As we pointed out Thursday morning, we're configuring the best Bengals lineup since Cincinnati last appeared in the Super Bowl (1988 season, 1989 calendar year). We'll go through each position, provide the candidates, give you my pick, and then you guys debate/poll the winners.
Time to get down with the ogres, the ballerinas of awesome, the soul of football, the core of why football is the best sport in the country. We've already started with left tackle and left guard. Now arguably the most important position.
Richie Braham: While Kobe Bryant and LeBron James are compared to Michael Jordan, every Bengals player that snaps the football will be compared to Rich Braham. Fair? Not at all. Natural basis of most sports discussions for players replacing greats? Oh, yea.
Yet when he entered the league and joined the Cincinnati Bengals in 1994, Braham primarily started at left guard until 1999. Braham was part of an offensive line that paved the way for Corey Dillon, who set (at the time) an NFL rookie rushing record of 246 yards against the Tennessee Oilers.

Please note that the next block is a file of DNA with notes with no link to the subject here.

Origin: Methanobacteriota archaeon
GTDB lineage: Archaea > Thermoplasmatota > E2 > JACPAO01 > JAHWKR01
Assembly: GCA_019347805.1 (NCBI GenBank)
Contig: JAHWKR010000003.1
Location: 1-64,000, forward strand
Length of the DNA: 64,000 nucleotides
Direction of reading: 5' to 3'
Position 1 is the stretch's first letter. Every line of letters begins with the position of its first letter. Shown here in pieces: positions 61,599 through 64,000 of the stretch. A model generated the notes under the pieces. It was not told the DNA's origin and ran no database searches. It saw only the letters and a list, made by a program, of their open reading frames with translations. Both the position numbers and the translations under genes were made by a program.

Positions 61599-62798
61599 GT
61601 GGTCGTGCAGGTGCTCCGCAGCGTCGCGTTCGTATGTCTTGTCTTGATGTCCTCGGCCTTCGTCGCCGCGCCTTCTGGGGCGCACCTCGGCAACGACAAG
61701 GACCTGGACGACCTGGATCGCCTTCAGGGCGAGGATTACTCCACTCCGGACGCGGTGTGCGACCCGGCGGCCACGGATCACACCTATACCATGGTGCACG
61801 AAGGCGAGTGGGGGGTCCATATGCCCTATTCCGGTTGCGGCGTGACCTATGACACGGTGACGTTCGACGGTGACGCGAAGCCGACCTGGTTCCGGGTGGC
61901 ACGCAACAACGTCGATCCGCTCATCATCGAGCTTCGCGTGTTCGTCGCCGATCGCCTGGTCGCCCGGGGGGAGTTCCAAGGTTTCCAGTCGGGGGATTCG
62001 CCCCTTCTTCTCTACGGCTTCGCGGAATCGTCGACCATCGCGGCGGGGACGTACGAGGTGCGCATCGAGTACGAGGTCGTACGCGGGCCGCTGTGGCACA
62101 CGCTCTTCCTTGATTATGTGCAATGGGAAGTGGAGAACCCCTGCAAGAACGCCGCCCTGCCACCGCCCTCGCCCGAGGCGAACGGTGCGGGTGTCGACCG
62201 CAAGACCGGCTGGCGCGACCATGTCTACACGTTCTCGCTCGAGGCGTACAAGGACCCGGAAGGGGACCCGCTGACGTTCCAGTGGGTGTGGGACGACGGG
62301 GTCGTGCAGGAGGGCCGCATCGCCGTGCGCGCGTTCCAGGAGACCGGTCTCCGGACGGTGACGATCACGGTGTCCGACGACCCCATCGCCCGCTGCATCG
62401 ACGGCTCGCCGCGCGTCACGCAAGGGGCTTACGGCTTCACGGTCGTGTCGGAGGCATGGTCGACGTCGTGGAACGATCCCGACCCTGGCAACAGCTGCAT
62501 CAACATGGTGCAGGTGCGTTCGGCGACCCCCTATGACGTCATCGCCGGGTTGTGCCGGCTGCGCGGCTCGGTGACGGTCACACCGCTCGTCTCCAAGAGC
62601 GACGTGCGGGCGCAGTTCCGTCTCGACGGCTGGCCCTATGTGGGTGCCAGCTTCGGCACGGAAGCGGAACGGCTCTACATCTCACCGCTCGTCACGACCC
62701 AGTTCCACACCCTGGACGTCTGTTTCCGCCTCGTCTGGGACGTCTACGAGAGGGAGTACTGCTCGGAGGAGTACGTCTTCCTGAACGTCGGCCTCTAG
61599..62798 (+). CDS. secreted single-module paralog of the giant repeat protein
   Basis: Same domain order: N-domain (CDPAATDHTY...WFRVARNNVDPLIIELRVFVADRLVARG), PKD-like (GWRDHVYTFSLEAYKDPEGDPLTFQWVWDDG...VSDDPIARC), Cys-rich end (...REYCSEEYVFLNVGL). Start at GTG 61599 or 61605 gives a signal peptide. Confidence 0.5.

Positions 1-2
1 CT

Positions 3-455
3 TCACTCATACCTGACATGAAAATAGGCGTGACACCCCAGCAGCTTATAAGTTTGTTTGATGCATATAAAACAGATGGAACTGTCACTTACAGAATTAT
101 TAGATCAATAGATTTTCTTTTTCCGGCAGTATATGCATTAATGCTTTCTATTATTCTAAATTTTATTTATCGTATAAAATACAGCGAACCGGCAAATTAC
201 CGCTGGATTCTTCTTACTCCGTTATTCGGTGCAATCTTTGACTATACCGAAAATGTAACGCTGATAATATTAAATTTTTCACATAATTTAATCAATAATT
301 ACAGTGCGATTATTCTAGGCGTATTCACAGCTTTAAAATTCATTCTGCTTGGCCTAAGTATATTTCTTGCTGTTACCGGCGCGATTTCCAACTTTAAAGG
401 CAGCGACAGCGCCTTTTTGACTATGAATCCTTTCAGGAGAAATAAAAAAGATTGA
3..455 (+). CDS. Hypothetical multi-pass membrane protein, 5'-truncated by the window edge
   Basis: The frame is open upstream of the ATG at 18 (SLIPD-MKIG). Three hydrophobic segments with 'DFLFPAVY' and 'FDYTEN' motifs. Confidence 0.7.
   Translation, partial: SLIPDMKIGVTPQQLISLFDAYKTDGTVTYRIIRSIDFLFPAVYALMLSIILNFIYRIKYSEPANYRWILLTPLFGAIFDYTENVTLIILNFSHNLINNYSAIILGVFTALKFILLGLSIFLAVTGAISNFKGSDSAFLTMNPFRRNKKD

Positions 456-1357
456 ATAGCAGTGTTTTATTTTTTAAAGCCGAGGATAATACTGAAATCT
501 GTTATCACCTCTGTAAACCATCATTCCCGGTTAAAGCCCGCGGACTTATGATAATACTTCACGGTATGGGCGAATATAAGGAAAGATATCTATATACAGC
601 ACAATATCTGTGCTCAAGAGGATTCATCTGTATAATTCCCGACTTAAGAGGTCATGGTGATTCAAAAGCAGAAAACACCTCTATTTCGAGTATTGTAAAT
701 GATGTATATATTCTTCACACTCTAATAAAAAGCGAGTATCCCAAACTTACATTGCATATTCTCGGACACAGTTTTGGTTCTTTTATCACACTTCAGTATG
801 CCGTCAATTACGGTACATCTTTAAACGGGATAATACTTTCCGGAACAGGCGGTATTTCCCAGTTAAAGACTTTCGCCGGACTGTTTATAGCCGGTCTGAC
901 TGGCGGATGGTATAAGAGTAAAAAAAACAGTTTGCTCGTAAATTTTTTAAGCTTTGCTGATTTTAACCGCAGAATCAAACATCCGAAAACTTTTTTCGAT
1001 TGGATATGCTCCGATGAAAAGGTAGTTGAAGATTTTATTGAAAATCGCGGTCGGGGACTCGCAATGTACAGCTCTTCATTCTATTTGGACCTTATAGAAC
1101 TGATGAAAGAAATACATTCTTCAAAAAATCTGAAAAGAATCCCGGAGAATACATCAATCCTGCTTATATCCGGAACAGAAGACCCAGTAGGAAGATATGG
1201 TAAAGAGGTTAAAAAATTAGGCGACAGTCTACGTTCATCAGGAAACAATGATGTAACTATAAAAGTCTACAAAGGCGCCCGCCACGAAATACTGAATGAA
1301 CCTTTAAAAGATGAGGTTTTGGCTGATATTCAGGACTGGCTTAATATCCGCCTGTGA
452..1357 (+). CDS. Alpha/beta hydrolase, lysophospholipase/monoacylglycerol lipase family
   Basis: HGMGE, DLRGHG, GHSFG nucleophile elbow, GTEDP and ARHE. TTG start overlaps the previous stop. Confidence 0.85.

In 2004 and 2005, Braham was the starting center when Rudi Johnson twice broke the franchise rushing record for a season while also limiting the number of sacks against Carson Palmer (19) in 2005.
Kyle Cook: Cook has been a serviceable center, but considering that the time frame for these polls are mostly dominated by Braham, we included Cook regardless. But that's not to take away from his accomplishments.
Cincinnati's rushing offense was in a state of disaster in 2008, which would be the final season during Eric Guiaiuic's run that began in 2006. Cedric Benson was a powerful runner that nearly averaged 100 yards per game behind Cook in 2009. Additionally the Bengals featured three running backs that year with 100-yard games (Benson, Bernard Scott, Larry Johnson).
Not bad. But the standard was long ago set by Braham. And that's a bar that hasn't been reached yet.